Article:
It’s All Relative


Commerce
July 16, 2008, 1:42 pm
Filed under: 1

I have started selling my books. As I get closer to moving in the fall I am reconsidering what exactly I want to be carting around with me.
My bookcases have stood full – at least in my mind – since high school. Since I first saw a unique sort of power in books, since I first began to use them as an extension of myself. The idea of knowledge sitting – frozen – waiting to be enacted in the world has always been miraculous to me. For a long time I’ve bought books I wanted to have read, books that seemed important to the me I hoped to be. As though I too was merely awaiting the right catalyst for fearless and bold action.
Buying books for classes, I would wander the aisles – venturing beyond the limits of my own major or year – and end up at the register with as many books from other classes as from my own. I bought them because I had heard of them or because I knew they related to something else I had interest in. I bought them because owning them made me feel bigger, smarter, more worldly. They formed a small, respected but conquerable kingdom.
That’s what is hard about selling these books. As I sit in front of these shelves and pull them apart I’m confronted with the ideas of the things I thought I’d do, of the person I thought I’d be and the person I have actually become.
This is not to say I’m disappointed about my present, only that I think progress requires focus. I think the future requires discarding the leftover daydreams of an older self.
When I step back and look at it – at six full shelves stretching six feet across the wall and seven feet up – there’s only a few things here that I have returned to often enough to really demonstrate their importance. My possessions here are mostly aspirations. They are thoughts and hopes and wouldn’t-it-be-nice concepts of some future where I have the time and space and interest to read an entire collection of Nietzche. And not even because I want to read Nietzche, but because I wanted to be the kind of person I always thought did.
Harder still are the books here I have earnestly and lovingly read, that I know I won’t touch again. The ones filled with my highlighting and post-it flags, circled chapter assignments in the table of contents. Marred with margin notes and coffee stains – they’re not even in good enough shape to sell. It’s only the integrity of this process that dictates their disposal. I’ve held these because of pride. The books that I know are not important for what I imagine them to be, they are important for what I did with them and what that doing showed me.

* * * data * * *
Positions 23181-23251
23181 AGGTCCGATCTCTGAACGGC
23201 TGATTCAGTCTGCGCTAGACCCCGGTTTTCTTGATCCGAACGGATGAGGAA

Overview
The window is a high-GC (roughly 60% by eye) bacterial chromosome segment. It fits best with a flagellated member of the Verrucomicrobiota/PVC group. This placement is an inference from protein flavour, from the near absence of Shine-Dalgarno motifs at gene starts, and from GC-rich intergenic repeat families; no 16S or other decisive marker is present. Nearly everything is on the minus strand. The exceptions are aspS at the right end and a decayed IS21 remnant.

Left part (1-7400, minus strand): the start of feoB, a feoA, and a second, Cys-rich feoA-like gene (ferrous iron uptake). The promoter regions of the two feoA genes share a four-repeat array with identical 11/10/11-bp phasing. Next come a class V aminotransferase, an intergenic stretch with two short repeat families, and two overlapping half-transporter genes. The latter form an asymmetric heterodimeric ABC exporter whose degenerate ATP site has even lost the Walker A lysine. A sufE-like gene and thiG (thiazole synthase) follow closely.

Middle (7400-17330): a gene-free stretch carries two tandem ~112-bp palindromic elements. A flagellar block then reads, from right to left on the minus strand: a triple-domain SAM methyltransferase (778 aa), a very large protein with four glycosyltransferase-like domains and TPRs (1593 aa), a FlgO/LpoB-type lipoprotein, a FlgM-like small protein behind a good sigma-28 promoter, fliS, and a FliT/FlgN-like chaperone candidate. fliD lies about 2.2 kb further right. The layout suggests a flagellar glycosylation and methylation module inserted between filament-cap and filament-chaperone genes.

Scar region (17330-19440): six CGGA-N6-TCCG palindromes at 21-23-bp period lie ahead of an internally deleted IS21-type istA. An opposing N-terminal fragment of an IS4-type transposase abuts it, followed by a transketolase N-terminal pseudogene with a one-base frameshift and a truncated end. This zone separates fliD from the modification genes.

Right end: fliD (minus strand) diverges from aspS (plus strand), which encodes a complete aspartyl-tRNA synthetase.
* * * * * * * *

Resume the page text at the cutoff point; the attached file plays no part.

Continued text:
But important as they are or proud as I may be, I’m holding them for the past, not the future. And I believe it’s necessary to release that. I need to open the space that I want to fill with this next chapter of my life.
I am releasing weight. Physically, as this bookcase slowly empties, and mentally as I work at deconstructing the frames of these past portraits of myself. The kind of swift and directed action I crave can come only from a self unburdened by all these old definitions and soft intentions.
I used to believe that honesty just meant telling the truth. Dishonesty was most unforgivable in how simply it was perpetrated and, therefore, avoided. But in deconstructing these past ideas of myself, as I linger over what I thought was important, what I thought would be fulfilling, the difficulty isn’t speaking the truth, it’s knowing it.
Knowing the future, it seems, is mostly a matter of knowing the present and that’s harder than it seems. Perhaps impossible when you can’t or won’t stop carrying around the past. So I’m mailing mine away, volume by volume. And if each book mailed away doesn’t show me my present, it at least makes space to imagine myself all over again.

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